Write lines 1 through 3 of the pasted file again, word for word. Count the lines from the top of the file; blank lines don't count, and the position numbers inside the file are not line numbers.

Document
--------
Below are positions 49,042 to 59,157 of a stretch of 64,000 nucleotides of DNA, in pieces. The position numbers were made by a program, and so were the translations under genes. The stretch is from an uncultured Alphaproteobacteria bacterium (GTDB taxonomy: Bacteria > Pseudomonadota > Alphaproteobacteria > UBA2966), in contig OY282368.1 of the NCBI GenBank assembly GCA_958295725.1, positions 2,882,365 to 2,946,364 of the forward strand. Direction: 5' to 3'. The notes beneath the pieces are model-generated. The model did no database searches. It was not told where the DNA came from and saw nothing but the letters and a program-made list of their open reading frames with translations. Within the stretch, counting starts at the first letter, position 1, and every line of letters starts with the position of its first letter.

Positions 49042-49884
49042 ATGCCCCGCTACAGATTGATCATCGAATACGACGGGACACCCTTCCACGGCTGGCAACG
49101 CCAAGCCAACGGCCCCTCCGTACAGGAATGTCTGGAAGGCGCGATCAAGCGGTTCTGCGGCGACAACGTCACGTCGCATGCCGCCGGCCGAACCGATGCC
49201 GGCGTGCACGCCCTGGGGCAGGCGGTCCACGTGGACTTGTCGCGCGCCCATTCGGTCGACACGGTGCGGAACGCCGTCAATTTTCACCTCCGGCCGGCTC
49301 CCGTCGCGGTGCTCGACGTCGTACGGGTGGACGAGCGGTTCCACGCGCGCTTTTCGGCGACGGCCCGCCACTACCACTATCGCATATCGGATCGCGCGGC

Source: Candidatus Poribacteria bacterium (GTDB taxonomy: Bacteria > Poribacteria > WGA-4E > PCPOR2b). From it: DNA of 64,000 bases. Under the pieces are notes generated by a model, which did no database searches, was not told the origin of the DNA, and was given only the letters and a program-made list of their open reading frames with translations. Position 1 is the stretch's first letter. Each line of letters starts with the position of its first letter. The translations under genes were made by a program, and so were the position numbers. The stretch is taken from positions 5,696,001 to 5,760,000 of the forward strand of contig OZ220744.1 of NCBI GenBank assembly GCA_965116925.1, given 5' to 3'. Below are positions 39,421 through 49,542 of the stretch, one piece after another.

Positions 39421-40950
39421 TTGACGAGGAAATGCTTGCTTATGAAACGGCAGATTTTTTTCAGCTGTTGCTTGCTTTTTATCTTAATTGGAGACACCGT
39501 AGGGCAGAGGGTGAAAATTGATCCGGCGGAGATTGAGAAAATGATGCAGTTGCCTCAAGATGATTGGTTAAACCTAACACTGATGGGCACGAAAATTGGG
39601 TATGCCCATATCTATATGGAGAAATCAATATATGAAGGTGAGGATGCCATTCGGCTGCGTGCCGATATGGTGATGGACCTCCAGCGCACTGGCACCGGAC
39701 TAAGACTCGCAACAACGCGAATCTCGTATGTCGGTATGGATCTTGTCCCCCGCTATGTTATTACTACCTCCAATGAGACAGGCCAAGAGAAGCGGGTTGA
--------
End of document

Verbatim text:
Below are positions 49,042 to 59,157 of a stretch of 64,000 nucleotides of DNA, in pieces. The position numbers were made by a program, and so were the translations under genes. The stretch is from an uncultured Alphaproteobacteria bacterium (GTDB taxonomy: Bacteria > Pseudomonadota > Alphaproteobacteria > UBA2966), in contig OY282368.1 of the NCBI GenBank assembly GCA_958295725.1, positions 2,882,365 to 2,946,364 of the forward strand. Direction: 5' to 3'. The notes beneath the pieces are model-generated. The model did no database searches. It was not told where the DNA came from and saw nothing but the letters and a program-made list of their open reading frames with translations. Within the stretch, counting starts at the first letter, position 1, and every line of letters starts with the position of its first letter.

Positions 49042-49884
49042 ATGCCCCGCTACAGATTGATCATCGAATACGACGGGACACCCTTCCACGGCTGGCAACG